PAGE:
This week (Nov. 17-21), organizations from all around the world are celebrating International Education and all that it signifies.
At International Experience (iE-USA), our whole mission centers around the values of international education. We aim to provide opportunities for students to explore the world and share their stories, while learning how to interact with new cultures and customs. We believe that learning about other cultures, languages, and customs is the best way to dispel prejudices and embrace global citizenship.
So whether a student is abroad in Spain, the U.S., or South Africa, we know they will be a future contributor to a globalized economy where people from all around the world work together, collaborate, and help each other. What they learn while abroad will not only help them, but those around them.
So this week, we ask you, what does international education mean to you, and how has interaction with someone from another country helped you in your life? Leave us a comment!
“Global competency comprises the knowledge and skills that help people…comprehend global affairs and events… Global competency also includes fostering an attitude that makes it possible to interact peacefully, respectfully, and productively with fellow human beings from diverse geographies” (Fernando Reimers, Global Competency: Eduating the World, p. 2, 2009).
Developing global competence is an important 21st century work skill (See what Obama says here). Issues are no longer national, they are global. While many schools in the U.S. are now trying to implement these skills into their curriculum goals, study abroad is one of the best ways to quickly understand just how interconnected our world is.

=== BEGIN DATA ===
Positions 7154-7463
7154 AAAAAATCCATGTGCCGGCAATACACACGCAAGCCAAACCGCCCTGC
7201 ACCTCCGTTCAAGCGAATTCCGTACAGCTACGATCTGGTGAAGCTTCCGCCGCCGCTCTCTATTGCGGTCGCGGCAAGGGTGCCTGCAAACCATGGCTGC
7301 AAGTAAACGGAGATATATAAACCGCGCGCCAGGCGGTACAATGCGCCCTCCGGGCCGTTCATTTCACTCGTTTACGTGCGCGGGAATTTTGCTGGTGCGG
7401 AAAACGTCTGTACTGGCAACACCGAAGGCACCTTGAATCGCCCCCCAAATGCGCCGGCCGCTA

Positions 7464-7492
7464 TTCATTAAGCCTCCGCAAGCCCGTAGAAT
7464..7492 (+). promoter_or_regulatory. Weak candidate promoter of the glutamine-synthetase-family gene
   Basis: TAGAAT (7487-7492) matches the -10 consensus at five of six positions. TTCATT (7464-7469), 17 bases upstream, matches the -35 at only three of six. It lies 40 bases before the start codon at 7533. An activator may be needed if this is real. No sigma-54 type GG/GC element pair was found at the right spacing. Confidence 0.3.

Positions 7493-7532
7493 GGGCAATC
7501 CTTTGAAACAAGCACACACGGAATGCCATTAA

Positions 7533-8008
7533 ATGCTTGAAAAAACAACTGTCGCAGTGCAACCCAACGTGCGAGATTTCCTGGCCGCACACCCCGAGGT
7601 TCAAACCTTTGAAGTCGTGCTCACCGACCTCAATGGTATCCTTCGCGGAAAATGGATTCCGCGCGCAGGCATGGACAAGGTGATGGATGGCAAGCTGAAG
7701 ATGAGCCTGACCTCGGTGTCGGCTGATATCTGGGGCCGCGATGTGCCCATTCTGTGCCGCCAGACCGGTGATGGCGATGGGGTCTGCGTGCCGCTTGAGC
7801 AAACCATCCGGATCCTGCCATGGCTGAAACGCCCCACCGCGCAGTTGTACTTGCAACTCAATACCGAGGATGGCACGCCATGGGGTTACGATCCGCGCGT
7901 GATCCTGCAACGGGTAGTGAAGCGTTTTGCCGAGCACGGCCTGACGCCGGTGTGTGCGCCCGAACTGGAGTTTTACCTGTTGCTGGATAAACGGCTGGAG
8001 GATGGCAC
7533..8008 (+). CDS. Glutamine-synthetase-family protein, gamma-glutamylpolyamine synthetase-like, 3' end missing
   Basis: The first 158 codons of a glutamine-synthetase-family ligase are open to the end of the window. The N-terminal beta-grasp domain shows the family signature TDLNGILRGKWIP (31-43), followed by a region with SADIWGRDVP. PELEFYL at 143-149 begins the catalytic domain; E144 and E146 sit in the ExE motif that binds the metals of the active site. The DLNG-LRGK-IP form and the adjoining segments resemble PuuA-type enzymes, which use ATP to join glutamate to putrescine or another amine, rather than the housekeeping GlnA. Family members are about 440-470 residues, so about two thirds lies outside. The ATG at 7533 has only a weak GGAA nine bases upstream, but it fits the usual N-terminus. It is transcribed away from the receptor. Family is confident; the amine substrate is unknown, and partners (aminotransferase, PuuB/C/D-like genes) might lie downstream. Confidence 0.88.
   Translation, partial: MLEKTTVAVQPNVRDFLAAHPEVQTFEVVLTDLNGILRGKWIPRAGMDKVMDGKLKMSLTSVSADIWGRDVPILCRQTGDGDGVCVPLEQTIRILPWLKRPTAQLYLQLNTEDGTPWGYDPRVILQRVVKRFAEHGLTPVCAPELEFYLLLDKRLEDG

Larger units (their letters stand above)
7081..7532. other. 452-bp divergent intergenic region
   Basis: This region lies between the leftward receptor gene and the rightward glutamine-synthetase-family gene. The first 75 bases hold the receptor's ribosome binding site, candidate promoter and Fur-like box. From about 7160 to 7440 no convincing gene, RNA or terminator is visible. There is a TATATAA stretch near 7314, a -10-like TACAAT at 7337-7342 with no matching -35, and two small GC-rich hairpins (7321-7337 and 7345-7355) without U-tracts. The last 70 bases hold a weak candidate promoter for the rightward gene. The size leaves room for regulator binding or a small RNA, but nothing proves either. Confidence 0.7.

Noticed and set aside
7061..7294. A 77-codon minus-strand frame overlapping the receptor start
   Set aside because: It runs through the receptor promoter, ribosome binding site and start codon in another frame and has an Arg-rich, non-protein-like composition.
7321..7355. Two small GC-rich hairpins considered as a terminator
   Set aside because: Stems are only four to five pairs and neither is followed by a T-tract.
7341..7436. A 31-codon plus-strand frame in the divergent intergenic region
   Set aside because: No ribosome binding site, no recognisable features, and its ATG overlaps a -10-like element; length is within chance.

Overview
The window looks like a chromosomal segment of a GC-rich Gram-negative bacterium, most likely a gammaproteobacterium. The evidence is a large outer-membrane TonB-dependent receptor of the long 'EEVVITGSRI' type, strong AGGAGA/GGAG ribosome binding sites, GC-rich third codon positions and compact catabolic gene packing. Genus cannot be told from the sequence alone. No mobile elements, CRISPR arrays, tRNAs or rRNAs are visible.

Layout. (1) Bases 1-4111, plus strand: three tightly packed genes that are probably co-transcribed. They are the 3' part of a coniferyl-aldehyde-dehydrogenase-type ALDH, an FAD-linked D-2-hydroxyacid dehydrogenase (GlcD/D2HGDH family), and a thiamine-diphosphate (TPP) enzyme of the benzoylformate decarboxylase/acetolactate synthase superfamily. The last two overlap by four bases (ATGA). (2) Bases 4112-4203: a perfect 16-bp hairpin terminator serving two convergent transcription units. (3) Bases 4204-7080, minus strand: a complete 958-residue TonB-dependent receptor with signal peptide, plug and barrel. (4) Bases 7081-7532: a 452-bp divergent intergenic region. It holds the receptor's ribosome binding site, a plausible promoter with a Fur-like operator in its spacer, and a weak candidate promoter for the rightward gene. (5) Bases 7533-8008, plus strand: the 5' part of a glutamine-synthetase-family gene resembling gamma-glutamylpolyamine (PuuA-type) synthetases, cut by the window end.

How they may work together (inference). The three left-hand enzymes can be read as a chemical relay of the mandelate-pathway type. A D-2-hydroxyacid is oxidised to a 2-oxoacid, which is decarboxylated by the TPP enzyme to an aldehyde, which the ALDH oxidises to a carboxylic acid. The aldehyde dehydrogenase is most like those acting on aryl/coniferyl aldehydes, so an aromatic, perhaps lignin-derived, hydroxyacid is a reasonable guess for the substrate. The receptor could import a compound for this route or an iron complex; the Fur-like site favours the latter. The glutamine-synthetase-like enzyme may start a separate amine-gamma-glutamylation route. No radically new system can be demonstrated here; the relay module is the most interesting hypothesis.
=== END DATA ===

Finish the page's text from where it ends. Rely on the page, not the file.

Living in a different country and attending a new high school also gives you an idea of what your future workplace might be like, with colleagues that have a German/Italian/Afro-Indian background and slight accents.
Travel will show you that, for example, while most Europeans speak and understand English, understanding the quirks and customs of their languages and culture will help you make connections and create bonds quicker. Knowing their language and culture shows them you care and appreciate their lifestyle.
College is another place that is no longer ‘national’, but ‘global’. Did you know that students come from all over the world to attend American colleges? These international students could be your future workmates. Learning intercultural communication skills while abroad is the best way to work collaboratively with individuals different from you.
“Globally competent individuals are aware, curious, and interested in learning about the world and how it works. They can use the big ideas, tools, methods, and languages that are central to any discipline (mathematics, literature, history, science, and the arts) to engage the pressing issues of our time. They deploy and develop this expertise as they investigate such issues, recognizing multiple perspectives, communicating their views effectively, and taking action to improve conditions.” (Boix Mansilla & Jackson, Educating for Global Competence, p. xiii, 2011)
Read more here
The next time someone tells you study abroad is just a ‘vacation’, you can let them know you are actually investing in a future where these 21st century skills will be quite important to your career, skills that they might not be acquiring by staying at home.
Do you feel more competent to deal with global issues after studying abroad? Leave us a comment!
Linked to the My Global Life Link-Up at SmallPlanetStudio.com – See more at: http://www.smallplanetstudio.com/2014/03/28/march-myglobllife-linkup/#sthash.3uaFB4HP.dpuf